Microsoft made headlines when it appointed Satya Nadella as its new CEO. The incoming chief executive replaced longtime head Steve Ballmer, who had led the company for 14 years.
Ballmer had served as CEO of Microsoft for the past decade and helped decide its course. Despite great success at growing the company and tremendous profits, Ballmer never enjoyed much popularity. His time was too mixed, too controversial.
Full name: Steven Anthony "Steve" Ballmer
Age: 58 (24 March, 1956)
Net Worth: $20.7 billion
Salary: Ballmer is retired, but he made $1.3 million in 2011
Education: Bachelor of arts in applied mathematics and economics from Harvard
Best known for: CEO of Microsoft
Current role: Retired
Career history: Steve Ballmer originally met Bill Gates when they went to school together at Harvard in the 70s. This friendship proved important later when Gates needed a business manager for his startup, Micro-soft. He called Ballmer.
Microsoft co-founder Paul Allen described Ballmer in his autobiography as intimidating, saying: "I thought, This guy looks like an operative for the NKVD.' He had piercing blue eyes and a genuine toughness."
Ballmer led differed divisions within Microsoft. He worked as head of operations, sales and support, and operating systems development. He helped create Microsoft's widely used .NET framework.
However, Ballmer's real contributions to Microsoft began when Gates stepped down as CEO in January 2000 and gave him control. As chief executive, Ballmer made tremendous profits for Microsoft.
He almost tripled revenue from $25 billion to $70 billion, making a gross profit of 75 cents on the dollar. These improvements mainly came from Windows and Office, Microsoft's two most successful products.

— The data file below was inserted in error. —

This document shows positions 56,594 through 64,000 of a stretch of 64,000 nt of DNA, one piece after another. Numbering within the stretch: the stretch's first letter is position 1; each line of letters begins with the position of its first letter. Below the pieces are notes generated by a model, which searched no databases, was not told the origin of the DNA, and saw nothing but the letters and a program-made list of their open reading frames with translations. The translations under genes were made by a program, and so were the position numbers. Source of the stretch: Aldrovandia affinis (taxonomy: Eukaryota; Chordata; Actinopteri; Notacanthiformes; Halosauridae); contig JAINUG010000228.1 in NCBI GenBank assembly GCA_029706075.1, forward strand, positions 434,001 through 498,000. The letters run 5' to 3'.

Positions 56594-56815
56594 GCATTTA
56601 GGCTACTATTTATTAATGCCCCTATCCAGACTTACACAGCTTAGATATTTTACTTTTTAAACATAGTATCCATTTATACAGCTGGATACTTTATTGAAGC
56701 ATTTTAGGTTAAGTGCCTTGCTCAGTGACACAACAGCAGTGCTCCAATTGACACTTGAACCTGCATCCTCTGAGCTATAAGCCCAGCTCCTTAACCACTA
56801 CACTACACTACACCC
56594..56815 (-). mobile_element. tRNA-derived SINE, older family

"At our company, I'm very proud of the fact that we've done at least two [great things]," Ballmer said in a speech at Oxford's Business School.
"We really invented the modern PC by building Office. Then the second thing we did was really bring microprocessor technology into the data center."
However, Ballmer's tenure as head of Microsoft was marked by what the company missed. As innovators like Amazon, Apple, Google and Samsung reinvented the web and mobile devices, Microsoft did nothing. It ignored anything that could threaten its cash cows, Windows and Office.
Ballmer himself disdained the biggest trends of the past decade. In 2007, he famously told the press: "There's no chance that the iPhone is going to get any significant market share. No chance."
As a result of Ballmer's decisions, Microsoft's stock has hovered around the same price for the past decade. Hedge fund manager David Einhorn called him "the biggest overhang on Microsoft's stock."
Interesting fact: Ballmer is known for his exuberant, energetic personality. His presentations were marked by profuse sweating and shouting.
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